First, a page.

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Re: [802SEC] FYI email on critical network equipment purchases


I think we're ok here. As I see it, the ruling principle in effect comes
from the IEEE FOM (found at
opsmanual.pdfrequirement in case you're really bored). Section 11.3.A.4
states: "The procurement of capital items, including equipment,
furniture, property, etc., with a value in excess of USD 1,500, is
contingent upon its approval in the IEEE organizational unit's annual
budget." It goes on to talk about how such assets need to be tracked and
reported (which we do annually via the famous L50-S).

Our budget allows for $15,000 of equipment expenses per plenary session
though we rarely reach that level. This time, we may well come very
close. Things seem to be failing at a rather alarming rate for some

I too am anxious to see a proper RFP per your explanation below (that
doesn't specify brands but functions). And that will be done in the case
of the larger network refresh project we introduced in Atlanta. 

But in the case of the servers and 8-port swicthes, we need to act
quickly if we are to avoid significant productivity hits at the upcoming
interim(s) as well as the March plenary. So I have asked that VeriLAN
secure multiple bids (including IEEE's prefered source) for the
equipment as spec'ed, but forgo the formal RFQ process based on this
emergency situation. And we will stay within the budgeted amount.

I hope this makes sense. But if not please advise.

By the way, this is a great justification for leasing infrastructure as
opposed to owning it (no asset to approve, procure, store, ship, insure,
depreciate, maintain, replace, etc). But invariably that must be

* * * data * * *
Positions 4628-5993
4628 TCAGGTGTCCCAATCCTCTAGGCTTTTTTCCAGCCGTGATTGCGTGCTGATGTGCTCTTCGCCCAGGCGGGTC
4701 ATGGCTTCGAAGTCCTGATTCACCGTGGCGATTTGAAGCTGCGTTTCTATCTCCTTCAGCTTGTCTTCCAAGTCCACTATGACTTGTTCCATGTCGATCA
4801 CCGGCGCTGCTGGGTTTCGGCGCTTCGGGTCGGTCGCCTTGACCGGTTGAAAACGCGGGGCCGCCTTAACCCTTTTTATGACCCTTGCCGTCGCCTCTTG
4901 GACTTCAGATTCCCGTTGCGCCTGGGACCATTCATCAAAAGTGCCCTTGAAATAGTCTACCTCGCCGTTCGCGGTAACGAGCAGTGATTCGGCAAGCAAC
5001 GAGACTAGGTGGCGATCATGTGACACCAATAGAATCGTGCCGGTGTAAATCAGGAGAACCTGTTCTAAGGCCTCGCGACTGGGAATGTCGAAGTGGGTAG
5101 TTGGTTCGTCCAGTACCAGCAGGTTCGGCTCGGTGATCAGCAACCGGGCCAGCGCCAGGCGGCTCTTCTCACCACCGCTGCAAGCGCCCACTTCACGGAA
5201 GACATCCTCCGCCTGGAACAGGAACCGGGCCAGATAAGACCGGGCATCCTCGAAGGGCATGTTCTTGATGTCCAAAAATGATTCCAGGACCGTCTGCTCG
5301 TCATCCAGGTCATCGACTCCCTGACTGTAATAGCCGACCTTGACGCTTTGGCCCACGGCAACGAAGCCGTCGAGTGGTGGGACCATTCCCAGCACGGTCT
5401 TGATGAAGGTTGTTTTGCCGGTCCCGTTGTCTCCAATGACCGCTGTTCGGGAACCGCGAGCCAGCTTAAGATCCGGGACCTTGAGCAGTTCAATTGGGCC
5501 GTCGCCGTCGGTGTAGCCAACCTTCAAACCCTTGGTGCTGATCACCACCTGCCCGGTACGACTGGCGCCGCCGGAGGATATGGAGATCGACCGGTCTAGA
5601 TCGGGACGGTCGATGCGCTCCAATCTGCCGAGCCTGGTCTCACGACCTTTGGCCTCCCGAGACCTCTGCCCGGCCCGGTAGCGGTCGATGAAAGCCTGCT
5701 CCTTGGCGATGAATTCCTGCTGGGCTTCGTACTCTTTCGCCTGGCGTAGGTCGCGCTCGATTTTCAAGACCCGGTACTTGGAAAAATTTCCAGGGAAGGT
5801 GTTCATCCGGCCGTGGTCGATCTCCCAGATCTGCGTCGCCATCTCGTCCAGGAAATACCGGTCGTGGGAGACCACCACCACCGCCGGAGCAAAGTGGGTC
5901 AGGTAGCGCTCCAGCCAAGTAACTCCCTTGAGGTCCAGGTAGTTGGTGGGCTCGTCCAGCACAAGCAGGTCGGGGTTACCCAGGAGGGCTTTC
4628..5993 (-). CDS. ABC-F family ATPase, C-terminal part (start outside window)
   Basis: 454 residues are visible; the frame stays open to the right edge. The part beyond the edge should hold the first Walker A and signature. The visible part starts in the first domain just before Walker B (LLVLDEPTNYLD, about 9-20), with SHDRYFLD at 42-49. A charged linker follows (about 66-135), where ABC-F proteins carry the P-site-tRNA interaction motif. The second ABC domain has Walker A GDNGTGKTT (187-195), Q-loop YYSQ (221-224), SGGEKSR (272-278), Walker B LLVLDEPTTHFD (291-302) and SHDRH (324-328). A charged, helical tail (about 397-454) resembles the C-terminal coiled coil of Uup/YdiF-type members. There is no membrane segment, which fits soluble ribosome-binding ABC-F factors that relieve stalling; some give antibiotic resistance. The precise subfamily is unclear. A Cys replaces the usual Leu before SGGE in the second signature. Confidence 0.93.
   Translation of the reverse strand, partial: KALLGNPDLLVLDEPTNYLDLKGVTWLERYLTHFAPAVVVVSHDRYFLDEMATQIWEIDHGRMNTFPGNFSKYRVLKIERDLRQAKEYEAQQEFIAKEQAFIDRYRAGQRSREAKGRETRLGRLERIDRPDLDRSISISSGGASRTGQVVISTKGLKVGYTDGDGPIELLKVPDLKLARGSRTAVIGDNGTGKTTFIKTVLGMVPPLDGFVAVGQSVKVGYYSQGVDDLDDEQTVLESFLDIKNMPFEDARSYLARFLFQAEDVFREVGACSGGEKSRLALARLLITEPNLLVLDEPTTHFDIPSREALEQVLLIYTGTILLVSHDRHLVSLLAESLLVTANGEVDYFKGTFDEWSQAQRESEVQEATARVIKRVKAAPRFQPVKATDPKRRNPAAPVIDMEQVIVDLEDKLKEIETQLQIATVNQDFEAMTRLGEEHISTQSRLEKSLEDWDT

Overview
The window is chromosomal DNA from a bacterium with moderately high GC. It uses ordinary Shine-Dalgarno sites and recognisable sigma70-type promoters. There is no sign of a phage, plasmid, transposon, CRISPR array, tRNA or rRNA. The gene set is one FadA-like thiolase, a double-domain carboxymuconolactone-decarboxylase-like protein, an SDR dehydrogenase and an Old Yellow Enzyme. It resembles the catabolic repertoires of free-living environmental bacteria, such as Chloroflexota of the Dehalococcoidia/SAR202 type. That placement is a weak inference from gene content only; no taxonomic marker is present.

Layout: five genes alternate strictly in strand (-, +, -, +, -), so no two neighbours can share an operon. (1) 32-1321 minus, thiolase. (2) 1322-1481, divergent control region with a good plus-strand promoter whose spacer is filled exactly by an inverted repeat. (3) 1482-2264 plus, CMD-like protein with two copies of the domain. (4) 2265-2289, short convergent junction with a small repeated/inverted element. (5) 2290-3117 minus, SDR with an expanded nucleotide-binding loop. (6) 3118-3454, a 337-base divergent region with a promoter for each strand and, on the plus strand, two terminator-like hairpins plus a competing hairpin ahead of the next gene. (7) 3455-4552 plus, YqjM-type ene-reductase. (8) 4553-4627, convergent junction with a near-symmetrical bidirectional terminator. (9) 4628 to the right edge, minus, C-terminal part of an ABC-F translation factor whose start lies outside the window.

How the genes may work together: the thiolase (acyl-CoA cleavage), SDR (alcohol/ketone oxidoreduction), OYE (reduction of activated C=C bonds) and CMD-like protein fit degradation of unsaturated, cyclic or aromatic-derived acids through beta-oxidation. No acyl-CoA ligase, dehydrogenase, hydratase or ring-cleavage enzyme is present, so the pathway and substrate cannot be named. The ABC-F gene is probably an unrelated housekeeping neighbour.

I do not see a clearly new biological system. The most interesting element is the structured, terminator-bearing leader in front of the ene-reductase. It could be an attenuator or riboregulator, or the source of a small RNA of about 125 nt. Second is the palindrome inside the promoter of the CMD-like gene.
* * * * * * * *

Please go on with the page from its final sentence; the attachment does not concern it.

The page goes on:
balanced by the economic fact that economically leasing can be quite
expensive (if not impossible in the case of specialized network gear).
Unfortunately, there's no such thing as free lunch.


-----Original Message-----
From: ***** IEEE 802 Executive Committee List *****
[mailto:STDS-802-SEC@LISTSERV.IEEE.ORG] On Behalf Of Pat Thaler
Sent: Monday, November 26, 2007 7:38 PM
Subject: Re: [802SEC] FYI email on critical network equipment purchases


While I support replacing broken or failing equipment, it needs to be
done in compliance with IEEE financial rules. At the closing EC meeting,
one concern raised was that the equipment RFQs were being done for
bidding on a specific vendors' products (e.g. Acme 3599 switch) rather
than based on a statement of the required equipment specs (e.g. managed
switch with 8 type x ports and 2 type y ports or Acme 3599 switch or
equivalent).  What is being done to address that concern for this
equipment purchase?


-----Original Message-----
From: ***** IEEE 802 Executive Committee List *****
[mailto:STDS-802-SEC@LISTSERV.IEEE.ORG] On Behalf Of Bob Heile
Sent: Monday, November 26, 2007 7:32 AM
Subject: [802SEC] FYI email on critical network equipment purchases
Importance: High

Dear EC Colleagues

This is not about Rome if that is any relief.  This is an FYI email on
some critical equipment purchases for the network that are being made as
a result of discussions with Paul, John Hawkins, and Buzz.